Honey & Bee

Product Information

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What is honey?

    Flowers secrete a sweet liquid called nectar.  Bees  collect this nectar and carry it back to the hive,  where it is thickened into honey.  The color and flavor of honey depends on the nectar the bees use to make it.  During the hot summer months, bees store much more honey than they can use, and the beekeeper harvests this surplus.   Honey can be obtained in several forms.

 


Beeswax

    Beeswax has been highly prized since ancient times.  Honey bees, long regarded as models of industry and purity, make their wax from the nectar of flowers.  Pure beeswax candles with their delightful sweet fragrance burn longer, more cleanly and give off more light than other wax candles.

    Pure beeswax may develop a film called "bloom" which can easily be removed by buffing with a soft cloth.


Pollen

Pollen is produced by flowers along with the nectar.  Honey bees gather it and bring it back to the hive in special baskets on their hind legs where it is stored until needed.  Pollen is the protein part of the honey bee diet. Pollen traps remove some of the pollen carried by the bee.  It is gathered each day. After it is dried out it is ready for human use.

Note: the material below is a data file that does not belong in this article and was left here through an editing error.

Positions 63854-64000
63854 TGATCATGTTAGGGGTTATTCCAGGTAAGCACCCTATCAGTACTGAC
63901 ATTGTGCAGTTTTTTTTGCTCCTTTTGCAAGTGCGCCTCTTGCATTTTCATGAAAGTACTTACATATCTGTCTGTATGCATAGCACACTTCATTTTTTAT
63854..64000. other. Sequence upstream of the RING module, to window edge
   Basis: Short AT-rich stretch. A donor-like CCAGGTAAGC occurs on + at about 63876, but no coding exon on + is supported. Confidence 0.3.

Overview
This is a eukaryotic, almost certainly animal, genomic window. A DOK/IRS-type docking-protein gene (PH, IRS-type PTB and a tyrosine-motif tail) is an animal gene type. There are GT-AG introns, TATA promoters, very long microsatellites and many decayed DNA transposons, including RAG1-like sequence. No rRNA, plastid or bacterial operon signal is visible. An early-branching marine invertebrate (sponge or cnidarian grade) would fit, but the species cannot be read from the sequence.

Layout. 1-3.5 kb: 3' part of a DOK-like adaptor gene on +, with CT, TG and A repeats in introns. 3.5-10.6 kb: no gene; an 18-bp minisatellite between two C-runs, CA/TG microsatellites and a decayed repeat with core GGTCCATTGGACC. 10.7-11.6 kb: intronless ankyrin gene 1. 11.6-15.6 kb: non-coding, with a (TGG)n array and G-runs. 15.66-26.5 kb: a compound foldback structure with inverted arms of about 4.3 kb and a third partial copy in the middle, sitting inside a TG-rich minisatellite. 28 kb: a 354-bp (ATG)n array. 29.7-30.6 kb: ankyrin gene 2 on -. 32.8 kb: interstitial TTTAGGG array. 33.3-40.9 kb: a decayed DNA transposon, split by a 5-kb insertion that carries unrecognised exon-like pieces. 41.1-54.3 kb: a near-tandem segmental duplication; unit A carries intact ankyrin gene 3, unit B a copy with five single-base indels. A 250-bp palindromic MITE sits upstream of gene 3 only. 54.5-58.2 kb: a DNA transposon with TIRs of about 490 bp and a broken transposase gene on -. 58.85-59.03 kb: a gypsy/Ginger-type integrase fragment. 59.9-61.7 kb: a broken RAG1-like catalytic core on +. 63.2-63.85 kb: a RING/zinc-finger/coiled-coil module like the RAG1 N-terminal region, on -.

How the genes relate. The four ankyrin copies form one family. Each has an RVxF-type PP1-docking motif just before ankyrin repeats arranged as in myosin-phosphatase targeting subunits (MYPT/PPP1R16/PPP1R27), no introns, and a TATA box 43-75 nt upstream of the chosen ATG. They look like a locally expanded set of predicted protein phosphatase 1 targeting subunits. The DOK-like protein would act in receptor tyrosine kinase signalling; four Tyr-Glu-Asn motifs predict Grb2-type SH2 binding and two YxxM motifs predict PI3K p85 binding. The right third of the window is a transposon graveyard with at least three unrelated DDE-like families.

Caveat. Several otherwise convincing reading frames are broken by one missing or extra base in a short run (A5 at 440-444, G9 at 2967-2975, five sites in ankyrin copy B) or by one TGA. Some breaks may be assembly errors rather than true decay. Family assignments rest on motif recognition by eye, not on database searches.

Royal Jelly

Royal jelly is a white-milky secretion produced by glands in the worker honeybees to induce the superior growth and development of the queen bee.  Royal jelly is the principal food of the honeybee queen.

Because of their nutrition, queen bees differ from worker bees.  The queens are approximately twice the size, lay approximately 2000 eggs a day (female worker bees are infertile), and they live 3-5 years.

These differences have led to the assumption that ingestion of royal jelly will do as much for humans as it does for bees.  In many countries, royal jelly has been promoted widely as a medicine, health food and as a cosmetic.

Royal jelly has been studied for a variety of actions including antibiotic, antitumor, lowering blood pressure ,and regulating the immune system.  Clinical trials are lacking.

 


Propolis

Honeybees collect resins from the buds of poplars, birches, pine treesand other trees.  After the resin is chewed by the honeybee with the addition of saliva, other substances are formed.  The finished product is called propolis (Sometimes called "bee Glue.").  Propolis is vital for the survival of bees.  Not only does it protect them against diseases, but also wind and cold.  They coat the entire inside of the hive with it.  It has antiseptic properties.